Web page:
Diksa-guru System for ISKCON

By editor - 15.4 2017

Principles for Creating a Diksa-guru System for ISKCON


This paper explains the authority of ISKCON’s Governing Body Commission (GBC) to create a system for devotees to take up the service of diksa-guru within the society, focusing on the principles behind the system.

Through many written and spoken instructions, Srila Prabhupada made it abundantly clear that after his departure the GBC should serve as ISKCON’s ultimate managerial authority. In his will he states:

1.    The Governing Body Commission (GBC) will be the ultimate managing authority of the entire International Society for Krishna Consciousness.

[LD 6: Declaration of Will, June 1977]


Although within the Vedic literature we may not find specific references describing a system of management with Vaisnavas working under a central authority such as the GBC, Srila Prabhupada created one. In doing so he followed the order of his Guru Maharaja, Srila Bhaktisiddhanta Sarasvati Thakura, who requested his disciples to create a governing body. The significance of this is discussed in Caitanya-caritamrta, Adi 12.8, purport:


Sarasvati Thakura, at the time of his departure, requested all his disciples to form a governing body and conduct missionary activities cooperatively. He did not instruct a particular man to become the next acarya. But just after his passing away, his leading secretaries made plans, without authority, to occupy the post of acarya, and they split into two factions over who the next acarya would be.


Similarly, in the Vedic scriptures we will not find directions for Vaisnava institutions to endorse or authorize spiritual positions like sannyasa or diksa-guru. Our evidence for the legitimacy of the GBC establishing such processes consists of Srila Prabhupada’s instructions and activities.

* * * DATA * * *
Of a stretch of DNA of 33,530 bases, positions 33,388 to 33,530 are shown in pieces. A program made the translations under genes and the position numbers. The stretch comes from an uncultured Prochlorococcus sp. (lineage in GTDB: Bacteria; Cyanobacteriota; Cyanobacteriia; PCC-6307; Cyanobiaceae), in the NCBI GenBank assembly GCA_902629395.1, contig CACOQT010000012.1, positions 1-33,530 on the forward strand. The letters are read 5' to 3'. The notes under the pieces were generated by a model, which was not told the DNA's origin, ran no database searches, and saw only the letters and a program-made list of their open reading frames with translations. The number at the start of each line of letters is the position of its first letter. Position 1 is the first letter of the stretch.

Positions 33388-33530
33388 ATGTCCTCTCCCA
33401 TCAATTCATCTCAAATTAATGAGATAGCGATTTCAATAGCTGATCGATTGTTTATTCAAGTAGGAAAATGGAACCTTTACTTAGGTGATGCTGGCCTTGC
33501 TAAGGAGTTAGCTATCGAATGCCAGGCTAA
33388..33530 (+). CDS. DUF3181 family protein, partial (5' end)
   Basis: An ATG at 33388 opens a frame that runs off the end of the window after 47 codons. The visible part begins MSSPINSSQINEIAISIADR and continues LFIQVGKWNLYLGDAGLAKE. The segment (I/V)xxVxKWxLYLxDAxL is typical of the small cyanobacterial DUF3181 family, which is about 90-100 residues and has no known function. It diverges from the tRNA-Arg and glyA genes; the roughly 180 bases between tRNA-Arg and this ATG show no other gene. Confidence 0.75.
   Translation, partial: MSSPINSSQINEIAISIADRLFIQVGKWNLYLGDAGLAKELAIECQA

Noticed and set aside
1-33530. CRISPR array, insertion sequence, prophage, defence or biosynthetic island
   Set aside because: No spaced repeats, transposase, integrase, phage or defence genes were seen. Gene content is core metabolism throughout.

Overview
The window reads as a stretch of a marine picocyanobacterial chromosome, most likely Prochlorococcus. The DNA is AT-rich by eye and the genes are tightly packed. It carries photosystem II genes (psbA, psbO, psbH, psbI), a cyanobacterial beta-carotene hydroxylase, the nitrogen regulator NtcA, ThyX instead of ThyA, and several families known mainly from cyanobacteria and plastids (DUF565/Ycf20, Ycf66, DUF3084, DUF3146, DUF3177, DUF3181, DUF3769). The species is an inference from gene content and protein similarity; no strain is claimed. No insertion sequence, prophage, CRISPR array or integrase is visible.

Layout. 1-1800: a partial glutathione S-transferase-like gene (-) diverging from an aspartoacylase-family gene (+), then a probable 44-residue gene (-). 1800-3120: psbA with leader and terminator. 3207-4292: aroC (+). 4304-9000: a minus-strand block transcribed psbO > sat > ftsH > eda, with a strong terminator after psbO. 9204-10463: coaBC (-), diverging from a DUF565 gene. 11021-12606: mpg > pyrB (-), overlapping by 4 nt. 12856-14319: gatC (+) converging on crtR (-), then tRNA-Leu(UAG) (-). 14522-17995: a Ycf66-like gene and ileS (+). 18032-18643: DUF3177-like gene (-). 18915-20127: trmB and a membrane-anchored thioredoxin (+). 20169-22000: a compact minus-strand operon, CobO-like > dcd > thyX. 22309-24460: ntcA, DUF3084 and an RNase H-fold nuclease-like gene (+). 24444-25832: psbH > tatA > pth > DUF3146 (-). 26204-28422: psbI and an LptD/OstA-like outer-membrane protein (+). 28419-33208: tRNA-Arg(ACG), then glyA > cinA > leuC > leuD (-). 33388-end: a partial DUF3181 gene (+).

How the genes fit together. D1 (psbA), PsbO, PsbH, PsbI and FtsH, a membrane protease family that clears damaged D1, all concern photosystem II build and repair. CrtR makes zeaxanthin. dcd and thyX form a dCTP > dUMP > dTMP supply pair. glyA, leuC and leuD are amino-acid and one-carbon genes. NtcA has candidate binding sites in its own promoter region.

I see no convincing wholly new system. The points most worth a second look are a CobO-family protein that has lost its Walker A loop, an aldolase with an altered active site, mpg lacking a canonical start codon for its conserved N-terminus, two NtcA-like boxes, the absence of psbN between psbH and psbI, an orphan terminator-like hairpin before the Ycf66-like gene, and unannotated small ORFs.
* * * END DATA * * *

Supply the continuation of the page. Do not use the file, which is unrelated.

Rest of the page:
Concerning such important functions as approving sannyasa candidates, during his time with us Srila Prabhupadagradually turned these over to the GBC. In ISKCON’s early years Srila Prabhupada personally awarded sannyasa to those he thought qualified. Later he asked the GBC Body to establish systems for assessing potential sannyasis:


For taking

sannyasa you may consult your GBC member as we shall be starting a new policy where the sannyasa candidate must meet certain requirements to be determined by the GBC. [Letter to Danavir, 6 February 1973]


Your program

for those who are desiring to take sannyasa is approved by me and I request that you make something concrete and distribute it to all the other GBC members and amongst yourselves you may decide who will take sannyasa. [Letter to Satsvarupa, 10 February 1973]


Since Srila Prabhupada’s disappearance, the GBC Ministry for Sannyasa Services has developed systems for assessing and training candidates for sannyasa and recommending them to the GBC for the GBC’s final approval.

Just as Srila Prabhupada established that the qualifications of prospective sannyasis should be assessed, he similarly indicated that diksa gurus should have certain qualifications.

Srila Prabhupada expected that after his physical departure his disciples would continue the disciplic succession, serving as gurus and accepting disciples into the parampara. He stated this as early as 1967:

Anyone following the order of Lord Chaitanya under the guidance of His bonafide representative, can become a spiritual master and I wish that in my absence all my disciples become the bonafide spiritual master to spread Krishna consciousness throughout the whole world. I want it. . . .  [Letter to Madhusudana, 2 November 1967]


In 1975 he wrote that after his departure he wanted his disciples to become diksa-gurus if they developed the necessary qualifications:


Keep trained up very rigidly and then you are bona fide guru, and you can accept disciples on the same principle. But as a matter of etiquette it is the custom that during the lifetime of your spiritual master you bring the prospective disciples to him, and in his absence or disappearance you can accept disciples without any limitation. This is the law of disciplic succession. I want to see my disciples become bona fide spiritual master and spread Krsna consciousness very widely. That will make me and Krsna very happy. [Letter to Tusta Krsna Swami, 2 December 1975]


Srila Prabhupada wanted his disciples to attain a certain level of spiritual advancement before taking up the service of giving diksa. The minimum level he expected is expressed in the following quotes:

Generally the

spiritual master comes from the group of such eternal associates of the Lord; but anyone who follows the principles of such ever liberated persons is as good as one in the above mentioned group. . . . A person who is liberated acharya and guru cannot commit any mistake, but there are persons who are less qualified or not liberated, but still can act as guru and acharya by strictly following the disciplic succession. [Letter to Janardana, 26 April 1968]